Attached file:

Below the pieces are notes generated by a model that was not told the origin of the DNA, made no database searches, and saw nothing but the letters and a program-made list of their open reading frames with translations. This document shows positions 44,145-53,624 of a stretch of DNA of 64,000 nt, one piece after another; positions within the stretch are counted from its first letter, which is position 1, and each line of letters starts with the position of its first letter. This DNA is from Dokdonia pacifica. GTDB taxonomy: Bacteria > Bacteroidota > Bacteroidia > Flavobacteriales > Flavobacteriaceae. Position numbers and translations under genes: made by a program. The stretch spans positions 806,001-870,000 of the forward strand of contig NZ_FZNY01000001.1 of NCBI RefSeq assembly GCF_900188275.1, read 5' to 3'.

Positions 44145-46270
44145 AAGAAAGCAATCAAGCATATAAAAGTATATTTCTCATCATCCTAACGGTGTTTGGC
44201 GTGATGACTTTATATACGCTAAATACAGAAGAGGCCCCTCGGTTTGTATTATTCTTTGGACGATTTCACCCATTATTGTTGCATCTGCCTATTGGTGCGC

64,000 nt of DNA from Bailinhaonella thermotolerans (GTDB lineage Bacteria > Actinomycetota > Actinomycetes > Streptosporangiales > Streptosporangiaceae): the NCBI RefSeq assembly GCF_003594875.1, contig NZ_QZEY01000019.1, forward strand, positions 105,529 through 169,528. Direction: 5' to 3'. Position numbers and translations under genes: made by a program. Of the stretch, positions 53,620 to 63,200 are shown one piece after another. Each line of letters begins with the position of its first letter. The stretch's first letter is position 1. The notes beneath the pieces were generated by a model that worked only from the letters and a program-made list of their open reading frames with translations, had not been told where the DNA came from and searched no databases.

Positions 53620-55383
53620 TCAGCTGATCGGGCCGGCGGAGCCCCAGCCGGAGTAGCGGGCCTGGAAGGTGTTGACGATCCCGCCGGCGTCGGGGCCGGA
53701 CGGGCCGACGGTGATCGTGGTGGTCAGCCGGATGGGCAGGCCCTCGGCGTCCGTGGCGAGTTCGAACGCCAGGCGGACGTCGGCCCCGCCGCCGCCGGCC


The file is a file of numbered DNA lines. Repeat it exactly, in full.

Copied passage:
Below the pieces are notes generated by a model that was not told the origin of the DNA, made no database searches, and saw nothing but the letters and a program-made list of their open reading frames with translations. This document shows positions 44,145-53,624 of a stretch of DNA of 64,000 nt, one piece after another; positions within the stretch are counted from its first letter, which is position 1, and each line of letters starts with the position of its first letter. This DNA is from Dokdonia pacifica. GTDB taxonomy: Bacteria > Bacteroidota > Bacteroidia > Flavobacteriales > Flavobacteriaceae. Position numbers and translations under genes: made by a program. The stretch spans positions 806,001-870,000 of the forward strand of contig NZ_FZNY01000001.1 of NCBI RefSeq assembly GCF_900188275.1, read 5' to 3'.

Positions 44145-46270
44145 AAGAAAGCAATCAAGCATATAAAAGTATATTTCTCATCATCCTAACGGTGTTTGGC
44201 GTGATGACTTTATATACGCTAAATACAGAAGAGGCCCCTCGGTTTGTATTATTCTTTGGACGATTTCACCCATTATTGTTGCATCTGCCTATTGGTGCGC

64,000 nt of DNA from Bailinhaonella thermotolerans (GTDB lineage Bacteria > Actinomycetota > Actinomycetes > Streptosporangiales > Streptosporangiaceae): the NCBI RefSeq assembly GCF_003594875.1, contig NZ_QZEY01000019.1, forward strand, positions 105,529 through 169,528. Direction: 5' to 3'. Position numbers and translations under genes: made by a program. Of the stretch, positions 53,620 to 63,200 are shown one piece after another. Each line of letters begins with the position of its first letter. The stretch's first letter is position 1. The notes beneath the pieces were generated by a model that worked only from the letters and a program-made list of their open reading frames with translations, had not been told where the DNA came from and searched no databases.

Positions 53620-55383
53620 TCAGCTGATCGGGCCGGCGGAGCCCCAGCCGGAGTAGCGGGCCTGGAAGGTGTTGACGATCCCGCCGGCGTCGGGGCCGGA
53701 CGGGCCGACGGTGATCGTGGTGGTCAGCCGGATGGGCAGGCCCTCGGCGTCCGTGGCGAGTTCGAACGCCAGGCGGACGTCGGCCCCGCCGCCGCCGGCC